Militká told Respekt that she had nightmares about Dvořáček for years afterward, and Respekt reports that Dvořáček himself seems to have believed her guilty of turning him in up until the time of a stroke he suffered earlier this year, which apparently has rendered him incapable of communicating. Dlask and Militká went on to marry, and according to Militká, Dlask admitted to her that he told Kundera about Dvořáček but refused to say more (Dlask died in the 1990s). And it is Milan Kundera’s name that appears on the recently discovered 1950 police report as the informant. The memo is careful to specify that Kundera was bringing third-hand information:

Today at 4pm, there arrived at this police station the student Milan K u n d e r a , born 1 April 1929 in Brno, residing in Prague district 8 in the student dormitory on King Jiří VI St., and he gave the information that in this dormitory there lives a student Iva M i l i t k á , who communicated to the student Dlask, of the same dormitory, that on this day she met in the Klárov neighborhood of Prague with a certain acquaintance Miroslav Dvořáček. The latter, it is said, gave her the custody of 1 briefcase, saying that he would come for it in the course of the afternoon of 14 March 1950. On the basis of this declaration, constable Rosický together with constable Hanton went to the place in question, where they conducted an inspection of the briefcase . . .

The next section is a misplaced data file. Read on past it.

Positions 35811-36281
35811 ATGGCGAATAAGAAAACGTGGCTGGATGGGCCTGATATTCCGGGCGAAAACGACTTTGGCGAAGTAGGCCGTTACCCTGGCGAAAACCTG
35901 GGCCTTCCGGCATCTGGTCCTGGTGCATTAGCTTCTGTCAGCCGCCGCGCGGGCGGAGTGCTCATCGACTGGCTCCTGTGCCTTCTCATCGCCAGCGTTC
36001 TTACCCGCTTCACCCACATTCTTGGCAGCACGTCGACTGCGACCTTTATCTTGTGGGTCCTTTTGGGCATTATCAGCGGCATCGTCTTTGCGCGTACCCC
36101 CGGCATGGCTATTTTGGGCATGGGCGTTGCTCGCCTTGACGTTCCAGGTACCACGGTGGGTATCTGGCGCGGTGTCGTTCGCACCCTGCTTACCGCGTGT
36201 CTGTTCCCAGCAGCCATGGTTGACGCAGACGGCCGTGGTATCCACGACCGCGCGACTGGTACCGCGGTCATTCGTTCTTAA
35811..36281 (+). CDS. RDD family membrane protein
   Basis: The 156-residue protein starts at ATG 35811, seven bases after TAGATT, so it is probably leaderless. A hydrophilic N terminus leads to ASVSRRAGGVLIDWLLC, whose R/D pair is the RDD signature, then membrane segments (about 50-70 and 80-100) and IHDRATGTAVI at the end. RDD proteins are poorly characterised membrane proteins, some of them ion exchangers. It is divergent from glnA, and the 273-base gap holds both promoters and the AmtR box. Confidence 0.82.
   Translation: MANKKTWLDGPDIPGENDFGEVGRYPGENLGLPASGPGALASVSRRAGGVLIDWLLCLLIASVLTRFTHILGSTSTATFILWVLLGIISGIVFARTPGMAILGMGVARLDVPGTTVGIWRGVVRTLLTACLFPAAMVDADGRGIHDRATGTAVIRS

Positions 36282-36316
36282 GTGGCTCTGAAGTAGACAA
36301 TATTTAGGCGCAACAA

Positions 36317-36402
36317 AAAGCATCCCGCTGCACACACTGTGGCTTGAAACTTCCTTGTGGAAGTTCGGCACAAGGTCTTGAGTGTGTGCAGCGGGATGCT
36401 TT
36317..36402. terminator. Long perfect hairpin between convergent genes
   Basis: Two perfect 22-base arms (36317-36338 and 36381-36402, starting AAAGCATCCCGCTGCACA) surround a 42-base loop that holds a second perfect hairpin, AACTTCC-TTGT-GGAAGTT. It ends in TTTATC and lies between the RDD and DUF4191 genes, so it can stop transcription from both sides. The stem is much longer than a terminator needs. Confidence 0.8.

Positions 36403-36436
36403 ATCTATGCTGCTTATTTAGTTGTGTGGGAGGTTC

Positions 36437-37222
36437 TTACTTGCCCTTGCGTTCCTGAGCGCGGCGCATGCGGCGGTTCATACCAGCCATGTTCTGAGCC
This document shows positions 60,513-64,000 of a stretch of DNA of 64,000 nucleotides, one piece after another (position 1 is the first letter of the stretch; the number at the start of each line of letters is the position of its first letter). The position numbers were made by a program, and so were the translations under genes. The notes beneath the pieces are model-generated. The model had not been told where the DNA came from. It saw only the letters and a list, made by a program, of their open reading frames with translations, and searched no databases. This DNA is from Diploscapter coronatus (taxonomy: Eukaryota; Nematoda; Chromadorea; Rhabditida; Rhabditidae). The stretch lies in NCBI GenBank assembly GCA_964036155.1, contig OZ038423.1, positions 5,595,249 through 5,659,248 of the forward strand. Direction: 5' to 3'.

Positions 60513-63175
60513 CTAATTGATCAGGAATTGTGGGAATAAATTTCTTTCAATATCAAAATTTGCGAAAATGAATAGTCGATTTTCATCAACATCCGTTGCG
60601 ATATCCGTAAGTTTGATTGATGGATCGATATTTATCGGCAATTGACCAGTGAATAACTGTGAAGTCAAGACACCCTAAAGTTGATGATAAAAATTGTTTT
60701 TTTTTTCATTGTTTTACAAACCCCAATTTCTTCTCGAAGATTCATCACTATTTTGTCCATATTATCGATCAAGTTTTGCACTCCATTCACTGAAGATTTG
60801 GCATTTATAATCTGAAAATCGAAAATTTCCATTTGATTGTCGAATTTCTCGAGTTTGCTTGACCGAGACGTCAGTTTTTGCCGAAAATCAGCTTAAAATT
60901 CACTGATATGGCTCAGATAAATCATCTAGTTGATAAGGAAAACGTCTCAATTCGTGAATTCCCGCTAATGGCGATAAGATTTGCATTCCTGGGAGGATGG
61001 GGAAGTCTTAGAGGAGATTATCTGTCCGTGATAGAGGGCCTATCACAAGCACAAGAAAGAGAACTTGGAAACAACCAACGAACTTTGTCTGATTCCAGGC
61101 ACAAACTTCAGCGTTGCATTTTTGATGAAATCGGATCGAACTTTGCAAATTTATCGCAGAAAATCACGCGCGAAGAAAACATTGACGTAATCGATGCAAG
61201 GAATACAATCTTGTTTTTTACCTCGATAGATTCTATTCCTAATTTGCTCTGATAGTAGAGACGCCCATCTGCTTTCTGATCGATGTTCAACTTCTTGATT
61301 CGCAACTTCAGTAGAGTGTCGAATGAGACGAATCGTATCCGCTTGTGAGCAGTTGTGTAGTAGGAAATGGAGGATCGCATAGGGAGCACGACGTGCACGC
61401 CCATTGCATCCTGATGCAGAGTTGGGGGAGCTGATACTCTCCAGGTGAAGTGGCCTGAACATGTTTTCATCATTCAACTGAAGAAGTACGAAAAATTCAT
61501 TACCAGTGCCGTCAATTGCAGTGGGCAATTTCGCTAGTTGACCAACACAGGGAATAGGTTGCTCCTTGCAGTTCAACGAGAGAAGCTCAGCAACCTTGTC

Fans and friends of Kundera have naturally wished to find a way to explain the memo away. In the Czech press, almost no one has tried to argue that the memo is a forgery. As Petr Třešňák writes, “To forge a half-century-old police typescript with the appropriate diction, stamps, and knowledge of the context of the case is a feat few could pull off.” Zdeněk Pešat’s new testimony opens another possibility: Maybe it was Dlask who informed on Dvořáček, and Kundera’s name appears on the police memo in error. Or maybe Dlask informed on Dvořáček while impersonating Kundera.

Here, for the record, is a translation of the public statement that Pešat released to the Czech press: